Marisa Nava, Ph.D.

Licensed Clinical Psychologist


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Child-friendly approach to divorce

Posted on January 19, 2011 at 1:43 PM Comments comments (161)
Collaborative Practice is a new option for divorcing couples to resolve disputes respectfully and equitably without going to court.  The goal of collaborative practice is to help divorcing and separating couples to focus on their most important goals, especially children, throughout the divorce process. The process utilizes specialists who leverage their areas of expertise to address children's needs and the emotional and financial aspects of the divorce.  Because clients agree not to go to court, the process is more open and less adversarial.  The goal is to enhance communication throughout the process and lay the foundation for a healthier relationship after the divorce. The end result is a more efficient, targeted, and productive way to resolve disputes.  
Collaborative Practice at a Glance:
(from the International Academy of Collaborative Professionals)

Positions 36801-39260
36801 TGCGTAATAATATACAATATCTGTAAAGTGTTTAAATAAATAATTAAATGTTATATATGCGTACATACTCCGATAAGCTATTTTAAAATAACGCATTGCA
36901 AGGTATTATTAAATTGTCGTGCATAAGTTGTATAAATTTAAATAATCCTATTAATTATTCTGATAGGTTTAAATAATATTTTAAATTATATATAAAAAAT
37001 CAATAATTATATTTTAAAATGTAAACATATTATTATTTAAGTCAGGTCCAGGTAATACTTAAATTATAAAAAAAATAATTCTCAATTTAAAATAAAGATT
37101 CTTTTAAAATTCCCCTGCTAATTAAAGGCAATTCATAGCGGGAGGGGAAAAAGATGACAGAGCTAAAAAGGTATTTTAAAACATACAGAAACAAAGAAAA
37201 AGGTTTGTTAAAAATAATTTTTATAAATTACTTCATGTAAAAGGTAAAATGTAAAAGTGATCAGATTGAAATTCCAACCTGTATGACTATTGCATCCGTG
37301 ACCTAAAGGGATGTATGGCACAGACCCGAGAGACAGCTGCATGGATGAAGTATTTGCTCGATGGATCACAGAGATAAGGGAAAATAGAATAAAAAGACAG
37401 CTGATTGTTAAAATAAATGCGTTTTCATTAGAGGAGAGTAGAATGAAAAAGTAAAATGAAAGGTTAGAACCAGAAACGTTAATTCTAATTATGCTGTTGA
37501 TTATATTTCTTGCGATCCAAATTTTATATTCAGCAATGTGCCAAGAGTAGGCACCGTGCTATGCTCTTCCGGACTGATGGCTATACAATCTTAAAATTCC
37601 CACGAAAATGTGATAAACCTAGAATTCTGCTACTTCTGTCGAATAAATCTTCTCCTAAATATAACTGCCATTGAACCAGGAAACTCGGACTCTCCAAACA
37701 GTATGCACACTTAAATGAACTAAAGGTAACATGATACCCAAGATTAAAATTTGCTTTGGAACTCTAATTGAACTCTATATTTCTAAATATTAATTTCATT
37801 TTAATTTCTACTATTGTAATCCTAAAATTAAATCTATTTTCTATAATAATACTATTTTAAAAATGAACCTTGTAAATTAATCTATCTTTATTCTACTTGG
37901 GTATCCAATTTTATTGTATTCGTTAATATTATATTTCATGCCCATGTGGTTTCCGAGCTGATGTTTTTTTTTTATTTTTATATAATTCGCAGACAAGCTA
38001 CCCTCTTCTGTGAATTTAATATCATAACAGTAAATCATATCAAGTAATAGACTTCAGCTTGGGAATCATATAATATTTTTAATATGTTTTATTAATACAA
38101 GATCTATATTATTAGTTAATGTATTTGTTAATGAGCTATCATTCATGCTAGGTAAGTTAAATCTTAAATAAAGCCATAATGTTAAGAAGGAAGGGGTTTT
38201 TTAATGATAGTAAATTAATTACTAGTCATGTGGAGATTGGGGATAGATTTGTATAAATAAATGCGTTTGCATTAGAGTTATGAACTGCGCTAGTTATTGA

• Encourages mutual respect
  • Emphasizes the needs of children
  • Avoids going to court
  • Keeps control of the process with the individuals
  • Provides for open communication
  • Utilizes a problem-solving approach
  • Identifies and addresses interests and concerns of all
  • Prepares individuals for new lives
Who is Collaborative Practice for?
  • People going through a divorce who want a civilized, respectful resolution of the issues and are willing to focus on solutions rather than on blame or revenge
  • People who want to maintain a productive working relationship with their (ex) spouses
  • People who will be co-parenting and want to keep children’s interests at the forefront, i.e. protecting children from the negative impact associated with bitter litigation
  • People who want to control decision-making over child-rearing and/or financial arrangements rather that turning it over to a stranger (judge)
  • People who place as much or more value on the relationship that will exist in there structured family as on obtaining maximum resources
  • People who value privacy.
I would be glad to answer any questions you may have about Collaborative Practice and to discuss whether this may be a good option for your family.  You may also find more information through the International Academy for Collaborative Professionals at or from the SC Collaborative Law Institute at
Collaborative Practice
Resolving Disputes Respectfully
A Different Way to Divorce